Top Ohio elections official eyeing system changes

ANN SANNER Associated Press Published:

COLUMBUS, Ohio (AP) -- Secretary of State Jon Husted cautioned lawmakers Thursday from moving too quickly to change election laws in the perennial swing state of Ohio, where proposed changes sparked partisan rancor in the Legislature this year and voting rules were the subject of legal disputes before Tuesday's election.

Husted, the state's election chief and a Republican, suggested the issue be set aside during the lame duck session and leaders work on it on a bipartisan basis. He said he was still reviewing how Election Day went and planned to speak to his 88 county boards of elections about any problems or issues they had.

"Things went well in Ohio," Husted said. "That doesn't mean we can't get better."

He said Ohio's voting hours and days should be written into law, along with its rules on provisional ballots.

Also, he said, it made sense to send absentee ballot applications to voters during gubernatorial and presidential election years and lawmakers should put that into law and appropriate funding to mail them.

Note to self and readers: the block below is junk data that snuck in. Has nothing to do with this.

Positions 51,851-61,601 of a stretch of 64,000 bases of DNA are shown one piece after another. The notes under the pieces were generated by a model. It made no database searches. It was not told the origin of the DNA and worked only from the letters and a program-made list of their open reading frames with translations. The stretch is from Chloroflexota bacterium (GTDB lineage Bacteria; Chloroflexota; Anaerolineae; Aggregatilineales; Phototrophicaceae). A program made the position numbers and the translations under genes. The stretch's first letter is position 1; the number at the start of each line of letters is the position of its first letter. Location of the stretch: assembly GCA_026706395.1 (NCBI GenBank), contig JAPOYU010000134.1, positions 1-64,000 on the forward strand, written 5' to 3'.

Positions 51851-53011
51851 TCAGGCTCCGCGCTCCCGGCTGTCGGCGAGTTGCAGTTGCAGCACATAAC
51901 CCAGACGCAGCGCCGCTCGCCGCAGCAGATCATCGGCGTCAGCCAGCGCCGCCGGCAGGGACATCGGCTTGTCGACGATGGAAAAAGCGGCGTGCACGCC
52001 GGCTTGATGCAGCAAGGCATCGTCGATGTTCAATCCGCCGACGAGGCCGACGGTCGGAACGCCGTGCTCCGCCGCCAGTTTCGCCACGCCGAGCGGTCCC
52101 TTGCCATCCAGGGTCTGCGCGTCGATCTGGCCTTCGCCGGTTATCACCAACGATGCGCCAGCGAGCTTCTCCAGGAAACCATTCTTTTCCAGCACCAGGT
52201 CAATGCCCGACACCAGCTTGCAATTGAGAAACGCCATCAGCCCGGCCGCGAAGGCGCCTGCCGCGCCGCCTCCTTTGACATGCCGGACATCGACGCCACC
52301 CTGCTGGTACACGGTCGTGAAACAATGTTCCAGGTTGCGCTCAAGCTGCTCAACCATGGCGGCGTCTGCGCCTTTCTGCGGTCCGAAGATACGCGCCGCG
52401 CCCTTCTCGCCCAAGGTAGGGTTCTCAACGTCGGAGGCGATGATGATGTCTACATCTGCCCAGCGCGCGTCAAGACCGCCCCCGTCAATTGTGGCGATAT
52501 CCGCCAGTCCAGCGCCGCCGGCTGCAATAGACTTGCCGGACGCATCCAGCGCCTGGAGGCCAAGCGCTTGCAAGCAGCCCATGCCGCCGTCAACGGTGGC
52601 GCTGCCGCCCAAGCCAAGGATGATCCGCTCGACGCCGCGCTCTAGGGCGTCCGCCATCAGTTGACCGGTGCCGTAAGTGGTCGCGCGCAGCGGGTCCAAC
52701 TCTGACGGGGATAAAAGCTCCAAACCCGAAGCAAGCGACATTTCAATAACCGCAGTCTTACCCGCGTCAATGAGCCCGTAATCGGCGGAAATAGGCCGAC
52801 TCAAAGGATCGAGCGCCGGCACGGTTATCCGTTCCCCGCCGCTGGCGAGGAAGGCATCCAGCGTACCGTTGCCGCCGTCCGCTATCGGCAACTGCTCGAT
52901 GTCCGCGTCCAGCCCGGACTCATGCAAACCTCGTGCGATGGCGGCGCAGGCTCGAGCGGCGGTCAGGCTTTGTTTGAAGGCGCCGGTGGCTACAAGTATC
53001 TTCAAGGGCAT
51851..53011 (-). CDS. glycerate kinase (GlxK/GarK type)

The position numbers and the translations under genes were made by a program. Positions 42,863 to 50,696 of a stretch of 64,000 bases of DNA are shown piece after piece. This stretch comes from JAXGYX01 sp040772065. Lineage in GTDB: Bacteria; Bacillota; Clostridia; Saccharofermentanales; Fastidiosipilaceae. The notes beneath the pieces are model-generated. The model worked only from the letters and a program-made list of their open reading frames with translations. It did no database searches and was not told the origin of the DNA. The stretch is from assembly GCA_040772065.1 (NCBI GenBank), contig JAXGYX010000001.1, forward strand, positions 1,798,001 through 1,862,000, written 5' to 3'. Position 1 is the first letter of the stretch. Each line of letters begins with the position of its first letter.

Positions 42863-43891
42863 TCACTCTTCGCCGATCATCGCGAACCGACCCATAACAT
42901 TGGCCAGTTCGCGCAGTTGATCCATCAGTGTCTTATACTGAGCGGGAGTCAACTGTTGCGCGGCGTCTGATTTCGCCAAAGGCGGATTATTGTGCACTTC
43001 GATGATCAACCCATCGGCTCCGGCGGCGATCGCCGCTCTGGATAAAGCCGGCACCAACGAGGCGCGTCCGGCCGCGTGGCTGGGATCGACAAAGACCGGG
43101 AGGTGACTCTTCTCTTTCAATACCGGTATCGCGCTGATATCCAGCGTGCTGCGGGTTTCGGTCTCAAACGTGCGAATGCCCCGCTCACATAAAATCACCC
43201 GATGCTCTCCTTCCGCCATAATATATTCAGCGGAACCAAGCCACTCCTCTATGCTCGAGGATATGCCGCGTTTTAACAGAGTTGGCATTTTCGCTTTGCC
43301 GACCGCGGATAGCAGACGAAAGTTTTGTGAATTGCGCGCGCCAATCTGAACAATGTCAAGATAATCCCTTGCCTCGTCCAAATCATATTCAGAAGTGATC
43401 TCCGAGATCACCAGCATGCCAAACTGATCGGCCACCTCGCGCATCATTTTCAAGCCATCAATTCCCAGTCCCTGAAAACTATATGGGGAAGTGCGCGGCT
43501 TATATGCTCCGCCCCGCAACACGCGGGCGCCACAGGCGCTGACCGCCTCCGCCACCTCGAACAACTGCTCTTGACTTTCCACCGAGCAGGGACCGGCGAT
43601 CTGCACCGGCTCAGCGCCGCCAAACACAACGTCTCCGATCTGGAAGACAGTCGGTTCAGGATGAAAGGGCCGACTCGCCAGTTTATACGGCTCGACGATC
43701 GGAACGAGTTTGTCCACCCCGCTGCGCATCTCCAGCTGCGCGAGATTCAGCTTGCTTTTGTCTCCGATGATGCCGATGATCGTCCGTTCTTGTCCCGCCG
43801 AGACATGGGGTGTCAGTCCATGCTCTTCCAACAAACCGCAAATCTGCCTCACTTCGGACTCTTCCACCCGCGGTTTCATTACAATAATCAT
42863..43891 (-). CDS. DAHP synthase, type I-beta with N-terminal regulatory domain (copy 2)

Husted's office sent absentee ballot applications to roughly 6.9 million voters statewide for the first time this year.

But Husted said he would not be prepared to put forward a comprehensive proposal during the remaining weeks of the legislative session.

Meanwhile, Republican Senate President Tom Niehaus said he's appointing a small working group to check out whether the law needs to be updated. So far, he said, he's asked three Republican lawmakers to come up with recommendations and has not yet spoken with Democrats. He said he couldn't say whether changes would be passed during the lame duck session.

"I've encouraged members to get together and talk about it while everything is fresh in our minds, but where that leads us, I don't know," Niehaus said. "Right now, we're just talking."